low applied strain or even cure shrinkage stress. These cracks can propagate as delaminations in fatigue (Rogers et al., 1990).
Movement of the laminate prior to cure, such as occurs during compaction of thick sections, can change the fiber length required by the final geometry. Since the fiber will not stretch or compress elastically, because the actual fiber stress is low, the fiber will either bridge, causing a void, or buckle, yielding local fiber curvature. Either way, significant resin stresses are induced as the fiber tries to straighten out under tension loading or buckle under compression loading. The matrix will crack, and the fracture will propagate under fatigue loading as a delamination in tension or as fiber crimping in compression. The latter failure mode is catastrophic (Morse and Piggon, 1990).
Heat is produced by the chemical reaction of cross-linking for all plastic matrix systems. This phenomenon is called exotherm. The matrix gells and becomes rigid at a given location as a function of time at temperature. The exotherm can raise the internal temperature of a laminate well above the surface temperature, which causes gelling to occur at different locations and different times. The fiber and matrix generally have different thermal coefficients of expansion, which results in residual stresses on cool down after cure. Filament winding processes introduce residual fiber stresses in the fiber matrix assembly that are retained through cure. Each of these phenomena can result in local residual stresses of significance in the matrix. Procedures for computing these stresses were developed under U.S. government contract and reported by Rai and Brockman (1988); thus, the code is available on request.
The design phase is not complete until the effects of these conditions have been determined and their stress effects included in fatigue analysis.
Fatigue failure in GRP composite materials, especially carbon, is a matrix-dominated phenomenon (see, for example, Lagace, 1985). Matrix strength in the composite is low compared with the fiber strength. Matrix failure through the thickness of a ply is termed transverse cracking or splitting, depending on whether the primary laminate load is transverse to or aligned with the fiber direction of the ply. Matrix failure between plies is termed delamination. Delamination can induce unstable sublaminate buckling in compression (Chai et al., 1981). However, all of these matrix failure modes cause local points of strain concentration on the fiber (Rogers et al., 1990). The fiber can be described as brittle since its stress-strain response is linear to failure (Prandy and Hahn, 1990). Therefore, fiber failure will occur when these local strain concentrations, together with the global strain, exceed either the fiber tensile strength or compression instability strength (O'Brien, 1980). Fiber failure, once initiated, generally propagates catastrophically across the laminate (Reifsnider, 1980).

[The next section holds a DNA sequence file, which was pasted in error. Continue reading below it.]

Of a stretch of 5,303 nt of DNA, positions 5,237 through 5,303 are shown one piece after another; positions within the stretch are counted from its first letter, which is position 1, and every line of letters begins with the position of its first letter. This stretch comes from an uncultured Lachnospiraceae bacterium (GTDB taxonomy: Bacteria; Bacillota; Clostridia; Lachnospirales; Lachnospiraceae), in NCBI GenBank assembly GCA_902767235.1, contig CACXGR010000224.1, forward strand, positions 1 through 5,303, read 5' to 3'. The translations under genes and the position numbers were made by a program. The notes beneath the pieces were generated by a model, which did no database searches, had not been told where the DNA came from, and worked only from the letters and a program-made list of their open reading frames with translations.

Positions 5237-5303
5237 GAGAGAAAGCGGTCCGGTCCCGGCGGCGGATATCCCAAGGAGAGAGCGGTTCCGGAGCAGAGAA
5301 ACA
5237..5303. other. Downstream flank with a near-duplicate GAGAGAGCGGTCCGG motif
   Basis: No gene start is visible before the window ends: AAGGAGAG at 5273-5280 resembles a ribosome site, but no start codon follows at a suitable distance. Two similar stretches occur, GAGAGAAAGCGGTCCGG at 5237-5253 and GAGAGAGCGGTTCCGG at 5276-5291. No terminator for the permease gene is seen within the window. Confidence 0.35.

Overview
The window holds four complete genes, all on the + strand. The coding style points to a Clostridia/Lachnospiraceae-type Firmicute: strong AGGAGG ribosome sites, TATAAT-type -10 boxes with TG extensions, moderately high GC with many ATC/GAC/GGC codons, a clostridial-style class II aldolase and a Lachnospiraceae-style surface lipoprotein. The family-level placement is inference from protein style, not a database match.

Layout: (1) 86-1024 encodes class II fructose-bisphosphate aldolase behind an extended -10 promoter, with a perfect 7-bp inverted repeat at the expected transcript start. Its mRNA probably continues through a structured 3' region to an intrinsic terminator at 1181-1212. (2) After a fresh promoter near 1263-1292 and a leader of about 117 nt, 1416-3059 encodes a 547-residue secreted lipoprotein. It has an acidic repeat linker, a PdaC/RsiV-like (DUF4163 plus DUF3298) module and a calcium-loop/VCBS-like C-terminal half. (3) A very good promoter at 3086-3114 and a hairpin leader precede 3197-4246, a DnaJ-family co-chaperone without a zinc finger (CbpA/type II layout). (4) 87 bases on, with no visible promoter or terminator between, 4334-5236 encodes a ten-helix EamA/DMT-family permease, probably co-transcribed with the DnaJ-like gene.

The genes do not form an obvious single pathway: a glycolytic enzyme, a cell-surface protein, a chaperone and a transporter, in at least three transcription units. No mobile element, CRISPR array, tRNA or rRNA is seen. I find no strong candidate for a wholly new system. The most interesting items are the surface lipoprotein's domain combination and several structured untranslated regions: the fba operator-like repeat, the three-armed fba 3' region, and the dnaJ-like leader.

Transverse cracking in the matrix occurs in plies that are off the axis of the load-carrying plies due to their strain. But transverse cracking and delamination also occur as a result of loads that are out of the plane of the laminate (Chan et al., 1986; O'Brien, 1980). These failure modes both occur in areas of curved fibers. The fiber possesses linear strain response and excellent fatigue properties. The matrix is viscoelastic, thereby absorbing energy in each strain cycle and yielding very poor fatigue properties (Mandell et al., 1985).
Any attempt to design long-life blades must consider minimization of matrix strain. Any design that contains curved fibers or any process that cannot maintain fiber alignment will result in fatigue-limited characteristics that are not represented by the coupon-generated fatigue data unless the coupon contains the same defect in a controlled manner.
Examination of the failed blades presented to the committee revealed quality variations that exceed good practice. A portion of the disappointment in blade life must be attributed to lack of quality control.